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Why are bike paths blocked?

Spring is here and judging by the number of biking-related questions in my e-mail file residents are apparently celebrating by taking bike rides. We’ve addressed a handful of questions about the valley’s trails and designated bike lanes. Here’s the first one from Eric in Henderson:

I regularly bike along the path that starts at Warm Springs and Paradise roads and runs uninterrupted to St. Rose Parkway and the Las Vegas Beltway. This is a great path, with the only downsides being the road crossings. However, just east of St. Rose there is a locked gate blocking the bike path from continuing onto Village View Drive and into the north side of the District.

I understand that this may have been closed while St. Rose was under construction, but that has been completed for months now.

There is an access gate right along Village View that is to allow crews to get to the flood control channel and sewer system for maintenance, according to the city of Henderson’s Kathleen Richards. The reason the city doesn’t allow residents to go along that stretch is two-fold. It is considered a safety hazard until the city makes improvements to alleviate the dangers, which it doesn’t have funding to do at this time. Also Village View is a private street and the city would have to address rights-of-way issues before opening it up for public use.

A follow-up question from Eric: East of Green Valley Parkway, the path continues towards Valle Verde, but that also has a locked gate. Can you please find out why these paths are blocked off from pedestrian traffic? Would love to see the path run all the way uninterrupted to the 515 (U.S. 95), which looks like it was the designer’s intention (the path picks up on the other side of Stephanie).

The city has the same problem with this segment in that this is an access area for flood control and sewer. In this case, the city offers an alternative. Richards said the Amaragosa power line easement is located just south from St. Rose to Coronado Center. The city is completing connections along with other work including interpretive signs on the Amaragosa trail and expects it to be a popular route when it is finished.

“We continue to work toward connectivity as a major goal, and will complete sections of trail as funding becomes available,” Richards said.

In exchange for our answering his questions and you taking the time to read it, Eric has a helpful tool he’d like to offer to all his fellow bicyclists: Check out http://maps.google.com/biking.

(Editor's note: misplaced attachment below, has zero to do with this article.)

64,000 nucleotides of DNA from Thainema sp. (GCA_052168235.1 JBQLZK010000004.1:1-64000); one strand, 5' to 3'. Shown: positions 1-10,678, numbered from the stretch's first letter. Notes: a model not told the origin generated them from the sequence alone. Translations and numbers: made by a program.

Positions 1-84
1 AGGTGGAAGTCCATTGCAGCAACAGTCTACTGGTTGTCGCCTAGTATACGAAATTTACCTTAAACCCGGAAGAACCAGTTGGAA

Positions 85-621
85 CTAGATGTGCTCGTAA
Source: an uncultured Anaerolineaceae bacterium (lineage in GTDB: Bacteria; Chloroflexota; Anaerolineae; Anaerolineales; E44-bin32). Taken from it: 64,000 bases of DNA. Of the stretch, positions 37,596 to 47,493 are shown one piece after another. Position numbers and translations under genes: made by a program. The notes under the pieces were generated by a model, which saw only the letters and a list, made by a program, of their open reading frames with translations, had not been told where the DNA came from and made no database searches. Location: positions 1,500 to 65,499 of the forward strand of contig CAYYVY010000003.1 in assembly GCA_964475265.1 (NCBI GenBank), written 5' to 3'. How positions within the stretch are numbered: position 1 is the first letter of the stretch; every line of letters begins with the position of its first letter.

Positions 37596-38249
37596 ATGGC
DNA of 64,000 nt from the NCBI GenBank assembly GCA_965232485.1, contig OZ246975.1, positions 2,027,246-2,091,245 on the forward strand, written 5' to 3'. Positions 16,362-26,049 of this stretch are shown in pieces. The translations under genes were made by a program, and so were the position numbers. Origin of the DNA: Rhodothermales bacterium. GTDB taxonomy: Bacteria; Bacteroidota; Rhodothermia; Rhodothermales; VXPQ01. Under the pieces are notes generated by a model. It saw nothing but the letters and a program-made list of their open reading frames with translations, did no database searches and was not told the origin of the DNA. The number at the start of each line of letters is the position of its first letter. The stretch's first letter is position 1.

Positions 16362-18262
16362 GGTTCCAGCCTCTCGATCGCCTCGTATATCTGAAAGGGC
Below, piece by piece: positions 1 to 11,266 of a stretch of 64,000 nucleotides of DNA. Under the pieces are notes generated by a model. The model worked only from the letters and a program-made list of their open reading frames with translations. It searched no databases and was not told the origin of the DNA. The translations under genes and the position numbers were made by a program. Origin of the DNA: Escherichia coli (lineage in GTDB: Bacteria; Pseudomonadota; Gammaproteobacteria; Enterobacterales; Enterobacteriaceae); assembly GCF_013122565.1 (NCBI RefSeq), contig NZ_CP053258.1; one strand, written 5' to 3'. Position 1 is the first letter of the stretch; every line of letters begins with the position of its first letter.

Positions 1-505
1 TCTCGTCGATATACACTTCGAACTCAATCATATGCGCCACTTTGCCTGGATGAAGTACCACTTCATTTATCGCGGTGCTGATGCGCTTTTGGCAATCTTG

And this from Howard: The numerous stop lights in Summerlin do not recognize the presence of a biker at an intersection. Bikers are supposed to observe all Nevada driving rules, but to do so means that the biker must wait at a red-lighted intersection until a vehicle traveling in their direction comes along to trip the signal and change the light to green. In the absence of a such vehicle the biker is left to wait indefinitely or to proceed through the intersection against the red light.

How is a biker to resolve this dilemma and still bike legally?

That’s a good question Howard and a tough one to resolve. The folks who oversee the Freeway and Arterial System of Transportation — the agency that controls the synchronization of traffic signals throughout the valley — said that the stop lights do not detect bicyclists like yourself unfortunately. Bicyclists who have this problem at particular intersections can shoot me an e-mail and I can pass along the information to FAST. The agency said it will see about adjusting the signals. Now, understanding I haven’t been terribly helpful, I thought I would throw in Howard’s question to see if his fellow bicyclists out there had any ideas.

One last one from Howard: Many of Summerlin’s bike lanes, especially along Pavilion Center adjacent to the schools, are so rough and/or littered with rocks that the biker is forced to ride in the much smoother right-most travel lane instead. Why is the paving and maintenance standard so inferior in these bike lanes compared to the vehicle lanes?

You have to hand it to city of Las Vegas crews who actually went out to Pavilion Center to check out the situation and take photos. They didn’t see much litter but the rocks could be caused by parents who pull over to pick up students. The students or parents likely walk through the landscaping, knocking rocks and other debris into the gutter and bike lanes.

The city sweeps streets every two weeks and Pavilion Center actually is swept more often than that, according to the city. Maintenance and repair is done as needed but most times this is in travel lanes because of the higher rate of deterioration caused by vehicles. If you continue to have concerns, you can register them with the city’s Department of Field Operations at 229-2582. This is a recording machine, but clerks check the messages regularly.

If you have a question, tip or tirade, call Adrienne Packer at (702) 387-2904, or send an e-mail to roadwarrior@reviewjournal.com. Include your phone number.

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